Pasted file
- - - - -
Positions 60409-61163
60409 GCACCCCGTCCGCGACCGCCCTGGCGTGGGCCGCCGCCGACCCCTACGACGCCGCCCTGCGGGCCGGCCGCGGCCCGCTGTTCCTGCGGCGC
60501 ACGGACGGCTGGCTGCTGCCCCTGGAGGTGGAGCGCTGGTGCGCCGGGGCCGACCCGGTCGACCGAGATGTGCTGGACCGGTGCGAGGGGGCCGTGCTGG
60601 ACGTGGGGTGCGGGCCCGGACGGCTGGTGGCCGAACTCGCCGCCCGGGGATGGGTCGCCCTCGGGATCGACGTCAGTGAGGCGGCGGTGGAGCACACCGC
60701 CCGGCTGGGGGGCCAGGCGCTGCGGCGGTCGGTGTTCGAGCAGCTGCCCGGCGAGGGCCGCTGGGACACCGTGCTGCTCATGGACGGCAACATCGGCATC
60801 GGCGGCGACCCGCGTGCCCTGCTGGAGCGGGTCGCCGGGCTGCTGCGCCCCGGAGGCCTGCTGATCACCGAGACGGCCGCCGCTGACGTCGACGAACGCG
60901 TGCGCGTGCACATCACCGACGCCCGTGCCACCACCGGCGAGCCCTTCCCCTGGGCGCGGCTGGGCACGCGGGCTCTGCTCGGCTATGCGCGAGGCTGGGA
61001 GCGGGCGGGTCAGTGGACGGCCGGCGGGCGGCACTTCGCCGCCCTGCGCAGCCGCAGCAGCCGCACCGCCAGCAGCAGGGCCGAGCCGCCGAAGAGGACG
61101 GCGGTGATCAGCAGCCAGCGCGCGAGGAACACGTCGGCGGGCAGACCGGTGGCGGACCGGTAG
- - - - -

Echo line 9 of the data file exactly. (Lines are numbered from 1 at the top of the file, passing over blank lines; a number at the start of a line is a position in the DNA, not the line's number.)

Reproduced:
61101 GCGGTGATCAGCAGCCAGCGCGCGAGGAACACGTCGGCGGGCAGACCGGTGGCGGACCGGTAG